You see, it’s not anti-Christian to wish others the joy and happiness that can be felt during this time of year. Saying Happy Holidays lets others know you care. The sights and sounds, traditions and fellowship that surround the season bring joy to many. For many others it can be a time of sadness, and your smile and kindness might make a big impact, or an important small impression on their heart.

Happy Holidays!


Thank you for reading. If you found value in this article, please use the like button. (It makes the internet elves like me better.) Comments are welcome. ~ Cindy 

How Dare You?

Anyone that really knows me, knows I don’t get easily offended. I understand that people look at everything through different lenses. Life experience, input, influences, priorities, and personality all contribute to our individuality, and though we won’t agree on everything, we can respect each other.

I always say, “I issue much grace because I require much grace.”

This election brought out our differences like nothing ever has. But here’s the thing; I decided my ballot selections in my prayer closet. Every little black line was a heart wrenching decision based on the knowledge I possessed and conviction I felt. Some “friends” felt it was okay to attack me because they disagreed. How dare you?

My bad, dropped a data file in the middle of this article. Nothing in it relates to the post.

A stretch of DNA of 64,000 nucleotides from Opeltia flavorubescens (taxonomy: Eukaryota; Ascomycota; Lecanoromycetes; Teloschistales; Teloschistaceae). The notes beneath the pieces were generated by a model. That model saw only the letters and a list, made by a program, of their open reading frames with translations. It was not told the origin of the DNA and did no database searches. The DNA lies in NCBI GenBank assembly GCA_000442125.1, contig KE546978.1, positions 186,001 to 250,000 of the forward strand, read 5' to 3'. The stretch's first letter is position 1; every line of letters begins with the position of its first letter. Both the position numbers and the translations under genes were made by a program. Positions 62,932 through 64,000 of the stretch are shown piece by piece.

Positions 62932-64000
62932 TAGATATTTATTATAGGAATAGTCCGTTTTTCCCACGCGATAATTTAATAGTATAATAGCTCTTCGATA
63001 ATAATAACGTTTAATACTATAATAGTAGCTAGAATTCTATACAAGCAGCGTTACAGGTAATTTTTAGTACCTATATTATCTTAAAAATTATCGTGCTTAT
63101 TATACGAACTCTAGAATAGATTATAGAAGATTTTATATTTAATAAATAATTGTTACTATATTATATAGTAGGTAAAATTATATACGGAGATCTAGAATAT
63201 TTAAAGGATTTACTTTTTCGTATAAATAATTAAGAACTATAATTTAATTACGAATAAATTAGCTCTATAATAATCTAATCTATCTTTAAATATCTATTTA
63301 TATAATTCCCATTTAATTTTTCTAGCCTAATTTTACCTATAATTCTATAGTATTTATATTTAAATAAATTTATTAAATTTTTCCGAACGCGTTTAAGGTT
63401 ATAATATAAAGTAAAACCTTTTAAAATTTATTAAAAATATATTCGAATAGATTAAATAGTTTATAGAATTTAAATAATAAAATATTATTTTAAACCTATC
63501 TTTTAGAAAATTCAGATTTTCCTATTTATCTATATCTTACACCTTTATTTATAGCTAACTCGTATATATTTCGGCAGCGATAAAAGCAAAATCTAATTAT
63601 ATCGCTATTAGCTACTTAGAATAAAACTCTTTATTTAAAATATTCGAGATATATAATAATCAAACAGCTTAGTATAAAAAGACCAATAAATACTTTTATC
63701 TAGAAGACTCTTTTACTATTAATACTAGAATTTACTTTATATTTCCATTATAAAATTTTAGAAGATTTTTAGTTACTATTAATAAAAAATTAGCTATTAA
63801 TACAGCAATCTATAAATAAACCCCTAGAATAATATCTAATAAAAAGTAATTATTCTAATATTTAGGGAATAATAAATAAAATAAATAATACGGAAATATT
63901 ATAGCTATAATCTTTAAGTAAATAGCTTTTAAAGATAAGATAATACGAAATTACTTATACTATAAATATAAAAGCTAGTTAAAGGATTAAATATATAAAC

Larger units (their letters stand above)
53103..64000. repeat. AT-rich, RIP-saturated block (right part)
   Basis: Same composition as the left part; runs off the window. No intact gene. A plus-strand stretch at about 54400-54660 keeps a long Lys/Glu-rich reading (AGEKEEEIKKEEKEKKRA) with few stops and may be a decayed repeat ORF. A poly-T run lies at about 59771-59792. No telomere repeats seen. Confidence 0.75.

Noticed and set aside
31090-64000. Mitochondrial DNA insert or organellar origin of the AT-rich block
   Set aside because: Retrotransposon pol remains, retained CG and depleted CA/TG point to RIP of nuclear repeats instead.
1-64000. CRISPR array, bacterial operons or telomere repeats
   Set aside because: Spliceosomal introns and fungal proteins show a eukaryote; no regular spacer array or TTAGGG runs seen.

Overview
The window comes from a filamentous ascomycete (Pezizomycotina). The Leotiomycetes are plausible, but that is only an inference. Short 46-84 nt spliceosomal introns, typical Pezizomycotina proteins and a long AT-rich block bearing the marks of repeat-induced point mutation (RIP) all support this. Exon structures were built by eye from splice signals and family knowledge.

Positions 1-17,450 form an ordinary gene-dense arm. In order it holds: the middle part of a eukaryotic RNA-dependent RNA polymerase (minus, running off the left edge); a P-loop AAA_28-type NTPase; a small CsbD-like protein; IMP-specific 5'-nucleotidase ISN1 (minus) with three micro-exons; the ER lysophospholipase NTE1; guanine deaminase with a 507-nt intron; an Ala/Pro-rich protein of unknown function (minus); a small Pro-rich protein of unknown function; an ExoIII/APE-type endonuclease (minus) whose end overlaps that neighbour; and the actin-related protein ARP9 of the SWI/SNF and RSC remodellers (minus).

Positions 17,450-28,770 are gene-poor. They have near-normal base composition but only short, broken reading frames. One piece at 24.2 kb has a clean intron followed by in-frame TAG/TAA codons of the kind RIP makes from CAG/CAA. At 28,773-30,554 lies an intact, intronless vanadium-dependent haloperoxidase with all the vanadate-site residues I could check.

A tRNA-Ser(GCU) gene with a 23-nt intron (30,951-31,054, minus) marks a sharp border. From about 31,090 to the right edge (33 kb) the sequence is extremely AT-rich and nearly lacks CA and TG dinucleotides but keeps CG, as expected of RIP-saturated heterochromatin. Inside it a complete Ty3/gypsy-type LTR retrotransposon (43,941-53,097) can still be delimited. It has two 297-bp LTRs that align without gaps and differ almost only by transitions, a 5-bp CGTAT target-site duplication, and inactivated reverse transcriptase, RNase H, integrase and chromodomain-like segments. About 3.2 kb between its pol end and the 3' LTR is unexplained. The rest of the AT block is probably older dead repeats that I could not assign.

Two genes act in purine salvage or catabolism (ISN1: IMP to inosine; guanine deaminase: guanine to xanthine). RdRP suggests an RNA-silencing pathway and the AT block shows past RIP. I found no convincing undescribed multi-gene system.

I’m offended.

It is nobody’s business how I voted. To be grilled on how I voted, and why I voted that way, is a violation of my privacy, my human rights, and an attack on my character and faith. Nobody is required to justify their personal vote. How dare you?

I’m offended.

I’m offended by those who have said, “If you didn’t vote my way I don’t want you in my life.” That’s not only immature, it’s emotional blackmail. So my choice is to either lie or hide my vote selections, or sever all ties to someone I love and care for. Really? Really?? How dare you?

I’m offended.

But by the Grace of God may I find all the forgiveness needed to carry on in His Joy. Offense is the bait of Satan, and though I may have tasted for a moment, I’m not going to bite.

To take that bait will make me sick and drive me down a path away from the Throne of Grace which I so desperately need. Because I have been forgiven much, if the offenders repent who am I to withhold forgiveness?

Whether they repent or not, how dare I?


Only Light Can Push Out Darkness


My heart breaks for the children of the world who live in poverty, deprived of the most basic elements of food and shelter, not to mention love and security. As I lift my prayers this morning for this segment of society, I think how much God’s heart is for the widows, the orphans, and the poor. God commands that we care for the weak and vulnerable among us.

Looking at the world events these days, it’s clear to see anger and hate. I can’t wrap my brain around the kind of un-human that would set out to rape and beat an elderly woman in her own apartment, or beat and rob and old man in a wheelchair, steal a needed device from a handicapped child, torture an animal, or use a small child as if she were a sex toy and not a helpless baby.

We see evil all around. It’s always been here, but it used to stay in the dark. The “bad people” kept to themselves until the darkness of night, when they would sneak in and rob and steal. Killings were motivated by anger in the moment, revenge, or fear of being caught. Now we see murders taking place in broad daylight against innocent, unsuspecting victims. The news is a constant barrage of such events.